Antonio Conte might have been in the Real Madrid dugout for Tuesday's Champions League game against Inter Milan were it not for the five words spoken by Sergio Ramos in October 2018.
"Respect is earned, not imposed," Ramos said, when asked about the prospect of a hard-line coach like Conte taking charge.
His answer was taken as a rejection of Conte's methods and a rebuke to the idea that Real Madrid's dressing room was in desperate need of a shake-up.
Until then, Conte, now in charge of Inter, had been the overwhelming favourite to replace Julen Lopetegui, who had just overseen Madrid's 5-1 defeat by Barcelona in the Clasico and a day later would be sacked.
Instead on the Monday, the day after Ramos spoke to journalists at Camp Nou, the deal was off.
Santiago Solari was appointed and lasted less than five months before Zinedine Zidane returned in March to a mixture of surprise and relief from a club tired of upheaval and crisis.
The reaction to Conte's appointment would have been very different, even if the theory that Ramos' comments spooked president Florentino Perez have been challenged by Conte himself.
"The job at that time was a hot potato," Conte told Gazzetta dello Sport a few months later. "There was a possibility but I don't like starting mid-season, I prefer to work from the beginning."
Even if Conte believes the decision was more his than Madrid's, there was no doubt he was seen as something the team needed, perhaps still need, but would not accept.
Conte's intensity, discipline, work ethic, attention to detail and relentless approach were seen as incompatible with Madrid's squad of ageing stars, supposedly resistant to the new ideas of an unyielding coach.
But almost exactly two years on, as Zidane's Real get set to face Conte's Inter, Madrid are still pending the revolution Conte might have initiated.
Quality additions to drive a new era and younger players to adopt a more modern style are still on the agenda if Madrid want to regain their supremacy in Europe.
Nobody could argue Zidane's re-appointment has not been a success. He targeted La Liga as the one trophy he wanted to win last season and delivered it as Madrid outlasted Barcelona to secure only their second league title in eight years.
It was a huge achievement, not just because of the club's recent underachievement domestically, but because of where Zidane found Madrid when he took over and where he took them.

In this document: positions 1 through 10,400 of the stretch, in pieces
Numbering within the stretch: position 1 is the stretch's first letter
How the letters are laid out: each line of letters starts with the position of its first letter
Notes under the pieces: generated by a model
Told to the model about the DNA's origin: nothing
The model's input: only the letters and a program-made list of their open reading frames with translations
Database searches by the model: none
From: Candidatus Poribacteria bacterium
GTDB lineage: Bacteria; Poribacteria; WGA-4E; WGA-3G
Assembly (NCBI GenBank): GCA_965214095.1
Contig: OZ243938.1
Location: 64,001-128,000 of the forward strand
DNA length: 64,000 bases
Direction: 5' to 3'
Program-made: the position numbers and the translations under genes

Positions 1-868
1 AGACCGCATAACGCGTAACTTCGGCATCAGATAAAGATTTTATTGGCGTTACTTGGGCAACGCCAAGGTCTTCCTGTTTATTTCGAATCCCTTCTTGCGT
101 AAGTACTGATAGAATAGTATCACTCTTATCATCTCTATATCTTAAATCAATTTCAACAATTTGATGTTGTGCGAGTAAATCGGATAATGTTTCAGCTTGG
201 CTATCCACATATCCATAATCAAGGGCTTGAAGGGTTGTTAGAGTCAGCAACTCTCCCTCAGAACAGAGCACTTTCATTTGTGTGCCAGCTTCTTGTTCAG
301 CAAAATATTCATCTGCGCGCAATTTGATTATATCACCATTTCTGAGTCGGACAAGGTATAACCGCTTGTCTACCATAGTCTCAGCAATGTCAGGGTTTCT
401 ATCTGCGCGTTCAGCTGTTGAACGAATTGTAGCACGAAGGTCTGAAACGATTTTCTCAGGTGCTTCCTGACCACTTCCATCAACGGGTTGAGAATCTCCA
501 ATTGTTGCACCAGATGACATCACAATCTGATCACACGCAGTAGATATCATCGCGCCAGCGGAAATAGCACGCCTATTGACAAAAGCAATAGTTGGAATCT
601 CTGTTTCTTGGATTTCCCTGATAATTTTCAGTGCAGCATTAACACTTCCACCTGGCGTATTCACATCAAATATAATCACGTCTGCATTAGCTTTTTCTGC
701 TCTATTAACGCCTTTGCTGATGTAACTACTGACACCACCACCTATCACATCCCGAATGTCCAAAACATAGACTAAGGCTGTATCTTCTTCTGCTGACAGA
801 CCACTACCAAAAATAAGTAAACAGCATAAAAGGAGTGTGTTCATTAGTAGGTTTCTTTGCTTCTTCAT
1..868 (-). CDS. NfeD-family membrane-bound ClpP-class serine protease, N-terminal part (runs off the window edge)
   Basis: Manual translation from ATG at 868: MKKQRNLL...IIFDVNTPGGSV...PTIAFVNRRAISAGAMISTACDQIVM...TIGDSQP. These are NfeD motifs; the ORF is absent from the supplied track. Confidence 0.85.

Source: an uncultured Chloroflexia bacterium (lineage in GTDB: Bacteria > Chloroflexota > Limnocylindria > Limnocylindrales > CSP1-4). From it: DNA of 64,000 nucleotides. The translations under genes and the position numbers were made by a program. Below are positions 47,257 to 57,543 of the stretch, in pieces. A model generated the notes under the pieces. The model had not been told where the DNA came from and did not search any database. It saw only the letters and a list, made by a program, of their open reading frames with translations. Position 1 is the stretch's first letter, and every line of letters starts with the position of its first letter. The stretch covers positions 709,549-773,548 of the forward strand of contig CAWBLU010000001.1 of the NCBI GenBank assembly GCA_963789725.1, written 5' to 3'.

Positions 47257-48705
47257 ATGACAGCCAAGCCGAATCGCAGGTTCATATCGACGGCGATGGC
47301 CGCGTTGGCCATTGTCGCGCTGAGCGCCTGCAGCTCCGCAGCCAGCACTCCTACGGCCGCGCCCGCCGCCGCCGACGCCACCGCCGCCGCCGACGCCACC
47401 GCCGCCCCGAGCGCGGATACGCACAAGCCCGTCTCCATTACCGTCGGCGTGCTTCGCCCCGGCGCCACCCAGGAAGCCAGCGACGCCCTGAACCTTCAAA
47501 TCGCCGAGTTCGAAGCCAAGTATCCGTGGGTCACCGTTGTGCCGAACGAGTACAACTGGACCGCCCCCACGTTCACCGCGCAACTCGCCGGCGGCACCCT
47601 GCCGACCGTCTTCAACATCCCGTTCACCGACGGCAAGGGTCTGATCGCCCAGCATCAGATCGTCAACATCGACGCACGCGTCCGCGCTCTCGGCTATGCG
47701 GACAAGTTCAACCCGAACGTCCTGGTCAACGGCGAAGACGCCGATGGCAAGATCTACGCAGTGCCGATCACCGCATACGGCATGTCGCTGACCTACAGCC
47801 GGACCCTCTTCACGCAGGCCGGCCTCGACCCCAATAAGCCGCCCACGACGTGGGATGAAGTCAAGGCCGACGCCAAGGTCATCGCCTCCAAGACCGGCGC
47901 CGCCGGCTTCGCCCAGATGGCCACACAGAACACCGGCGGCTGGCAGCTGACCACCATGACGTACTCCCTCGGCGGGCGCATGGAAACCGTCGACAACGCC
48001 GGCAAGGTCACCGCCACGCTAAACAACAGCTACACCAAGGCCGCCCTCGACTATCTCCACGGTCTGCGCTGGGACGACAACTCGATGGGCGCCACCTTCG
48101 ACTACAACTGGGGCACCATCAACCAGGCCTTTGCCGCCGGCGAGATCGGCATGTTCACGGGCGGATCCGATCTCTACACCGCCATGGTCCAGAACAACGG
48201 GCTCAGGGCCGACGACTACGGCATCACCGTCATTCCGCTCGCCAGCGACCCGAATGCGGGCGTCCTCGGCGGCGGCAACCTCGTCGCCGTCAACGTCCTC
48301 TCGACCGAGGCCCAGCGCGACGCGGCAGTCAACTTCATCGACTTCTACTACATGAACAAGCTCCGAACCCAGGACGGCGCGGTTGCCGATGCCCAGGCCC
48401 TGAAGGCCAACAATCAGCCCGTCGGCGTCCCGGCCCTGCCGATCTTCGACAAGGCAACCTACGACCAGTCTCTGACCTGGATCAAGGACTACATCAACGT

And yet few would argue either that Madrid's standing has dipped.
They had enough to see off a collapsing Barcelona and a recovering Atletico Madrid last term but were outclassed over two legs by Pep Guardiola's Manchester City in the Champions League.
Even this season, they sit bottom of Group B after a loss to Shakhtar Donetsk and draw away at Borussia Monchengladbach, making victory on Tuesday all but essential.
In the side will likely be Karim Benzema, Casemiro, Toni Kroos, Sergio Ramos and Raphael Varane - the spine that Zidane relied on in his first spell and so impressively rejuvenated in his second.
Zidane had no choice but to stick with them again, as the coronavirus pandemic left Madrid strapped for cash and unable to sign a single player in the summer transfer window for the first time in 40 years.
Conte might not have been so diplomatic given his public demands for reinforcements were a regular feature of his time at Chelsea and now Inter, who signed six players in the summer, including Alexis Sanchez, Achraf Hakimi from Madrid and Arturo Vidal from Barcelona.
Conte would likely have been less forgiving when Madrid finished that 2019-20 season with a whimper and less loyal to ageing players who looked like their best years were behind them.
Yet at some point soon, Madrid will have to take those tough decisions Conte was almost appointed to make.
They might even need a more drastic, dynamic coach than Zidane to execute them.